Whilst most scholars have long recognised that the pervasive nature of Atlantic slavery reached far beyond the Atlantic basin, towns and cities associated with slavery have largely been framed as either proslavery or antislavery in nature. However, such labelling is problematic.
As the recent work by Kate Donnington has shown, even specific buildings associated with British abolitionists such as Holy Trinity Church in Clapham and the surrounding Clapham Common, were inhabited both by supporters and opponents of slavery in Georgian Britain.
The port town and later the city of Kingston upon Hull has always been associated with antislavery as the birth place of William Wilberforce, and for the support its residents gave to the abolition of the slave trade, the foundation of Sierra Leone, and later the abolition of slavery in the British Empire, but this did not prevent it being embroiled in slavery before, during and after British abolitionism.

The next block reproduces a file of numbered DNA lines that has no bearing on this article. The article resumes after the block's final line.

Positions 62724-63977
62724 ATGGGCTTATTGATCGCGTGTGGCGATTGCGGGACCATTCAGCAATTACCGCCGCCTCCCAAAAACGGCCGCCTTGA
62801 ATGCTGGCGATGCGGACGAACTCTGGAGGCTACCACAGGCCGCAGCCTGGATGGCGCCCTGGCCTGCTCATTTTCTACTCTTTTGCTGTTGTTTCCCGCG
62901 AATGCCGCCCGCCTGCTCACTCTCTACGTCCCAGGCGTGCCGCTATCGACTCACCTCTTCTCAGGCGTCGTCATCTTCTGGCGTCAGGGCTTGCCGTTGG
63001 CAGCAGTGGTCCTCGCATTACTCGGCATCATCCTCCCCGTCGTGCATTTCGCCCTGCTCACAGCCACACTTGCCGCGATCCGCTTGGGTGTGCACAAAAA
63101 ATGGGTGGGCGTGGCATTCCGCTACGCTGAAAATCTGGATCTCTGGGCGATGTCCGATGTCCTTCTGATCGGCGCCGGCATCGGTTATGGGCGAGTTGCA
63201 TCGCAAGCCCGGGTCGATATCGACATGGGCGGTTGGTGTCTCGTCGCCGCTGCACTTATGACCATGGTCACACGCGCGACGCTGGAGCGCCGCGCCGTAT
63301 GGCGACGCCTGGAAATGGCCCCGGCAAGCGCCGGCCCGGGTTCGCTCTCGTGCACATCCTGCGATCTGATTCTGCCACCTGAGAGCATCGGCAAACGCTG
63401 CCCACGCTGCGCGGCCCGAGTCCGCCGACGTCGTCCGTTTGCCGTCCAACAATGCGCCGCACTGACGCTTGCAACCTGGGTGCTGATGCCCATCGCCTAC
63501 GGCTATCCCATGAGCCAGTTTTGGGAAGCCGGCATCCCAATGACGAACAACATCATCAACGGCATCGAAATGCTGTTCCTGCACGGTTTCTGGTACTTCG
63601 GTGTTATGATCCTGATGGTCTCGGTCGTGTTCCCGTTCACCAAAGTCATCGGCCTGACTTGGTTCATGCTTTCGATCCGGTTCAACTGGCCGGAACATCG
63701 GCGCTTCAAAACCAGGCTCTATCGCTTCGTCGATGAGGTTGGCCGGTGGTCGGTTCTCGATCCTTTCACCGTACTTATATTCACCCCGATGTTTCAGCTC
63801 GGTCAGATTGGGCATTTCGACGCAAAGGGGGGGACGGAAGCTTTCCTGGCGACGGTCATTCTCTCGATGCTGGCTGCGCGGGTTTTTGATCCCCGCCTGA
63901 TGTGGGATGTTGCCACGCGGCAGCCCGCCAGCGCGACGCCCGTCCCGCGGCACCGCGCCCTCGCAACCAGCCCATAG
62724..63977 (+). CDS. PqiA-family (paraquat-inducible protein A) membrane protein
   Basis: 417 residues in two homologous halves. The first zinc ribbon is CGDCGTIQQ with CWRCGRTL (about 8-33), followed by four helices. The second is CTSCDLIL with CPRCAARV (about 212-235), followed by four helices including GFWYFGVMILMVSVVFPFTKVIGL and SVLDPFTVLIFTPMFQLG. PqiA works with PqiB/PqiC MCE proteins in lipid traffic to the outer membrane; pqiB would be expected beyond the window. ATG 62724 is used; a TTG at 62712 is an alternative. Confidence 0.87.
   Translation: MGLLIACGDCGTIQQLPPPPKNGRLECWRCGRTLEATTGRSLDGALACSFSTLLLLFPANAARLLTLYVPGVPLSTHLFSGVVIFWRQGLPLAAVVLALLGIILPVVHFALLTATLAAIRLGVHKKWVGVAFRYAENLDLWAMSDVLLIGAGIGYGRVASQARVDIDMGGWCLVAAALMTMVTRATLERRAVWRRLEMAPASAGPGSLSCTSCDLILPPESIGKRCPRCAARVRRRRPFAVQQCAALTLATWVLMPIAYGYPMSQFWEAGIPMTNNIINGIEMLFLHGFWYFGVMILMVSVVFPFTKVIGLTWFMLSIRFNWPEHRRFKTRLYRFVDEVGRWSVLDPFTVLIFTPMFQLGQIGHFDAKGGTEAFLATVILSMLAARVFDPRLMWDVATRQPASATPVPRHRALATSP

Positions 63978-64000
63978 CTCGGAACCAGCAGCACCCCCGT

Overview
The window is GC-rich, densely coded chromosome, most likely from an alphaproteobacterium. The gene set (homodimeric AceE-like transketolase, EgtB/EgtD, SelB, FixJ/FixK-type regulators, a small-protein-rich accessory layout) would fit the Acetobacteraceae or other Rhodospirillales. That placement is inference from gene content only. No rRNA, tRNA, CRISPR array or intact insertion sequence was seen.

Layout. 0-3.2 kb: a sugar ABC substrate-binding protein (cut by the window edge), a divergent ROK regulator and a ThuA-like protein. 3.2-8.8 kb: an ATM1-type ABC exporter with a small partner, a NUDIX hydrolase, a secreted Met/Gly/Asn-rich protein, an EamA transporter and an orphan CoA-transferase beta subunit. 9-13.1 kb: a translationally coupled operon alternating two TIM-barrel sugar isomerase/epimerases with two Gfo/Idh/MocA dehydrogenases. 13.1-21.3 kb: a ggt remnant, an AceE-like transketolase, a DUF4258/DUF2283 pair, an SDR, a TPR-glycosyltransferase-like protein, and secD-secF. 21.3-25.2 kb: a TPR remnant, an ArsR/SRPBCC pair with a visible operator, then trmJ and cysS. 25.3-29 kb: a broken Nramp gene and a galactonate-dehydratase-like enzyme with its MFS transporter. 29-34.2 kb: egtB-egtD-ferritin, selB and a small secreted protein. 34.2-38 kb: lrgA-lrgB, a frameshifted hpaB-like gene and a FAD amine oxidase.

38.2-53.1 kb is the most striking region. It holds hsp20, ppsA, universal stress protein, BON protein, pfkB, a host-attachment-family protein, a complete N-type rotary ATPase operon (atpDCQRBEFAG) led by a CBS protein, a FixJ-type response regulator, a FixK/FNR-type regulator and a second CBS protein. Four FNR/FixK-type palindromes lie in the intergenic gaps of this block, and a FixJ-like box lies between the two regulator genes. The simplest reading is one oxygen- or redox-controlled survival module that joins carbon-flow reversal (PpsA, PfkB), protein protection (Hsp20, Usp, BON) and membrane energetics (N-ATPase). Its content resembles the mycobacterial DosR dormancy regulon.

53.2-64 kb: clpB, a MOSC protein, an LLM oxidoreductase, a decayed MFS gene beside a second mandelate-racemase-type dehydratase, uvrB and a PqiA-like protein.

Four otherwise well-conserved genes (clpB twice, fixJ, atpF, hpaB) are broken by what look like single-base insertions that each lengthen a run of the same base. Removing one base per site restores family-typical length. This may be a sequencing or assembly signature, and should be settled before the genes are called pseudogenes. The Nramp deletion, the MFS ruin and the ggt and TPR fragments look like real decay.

In the light of the #BlackLivesMatter debates of 2020, this presentation seeks to engage with Hull’s ties to slavery between the seventeenth and nineteenth centuries and ask why the city has exhibited amnesia toward less palatable aspects of its past.
This film is available to watch until 5 September
“People from Hull are rightly proud of the city’s links to William Wilberforce. Yet less is known about either our direct or indirect links to slavery. In this Freedom Debate we begin a conversation about this lesser known story.” Dr Nicholas Evans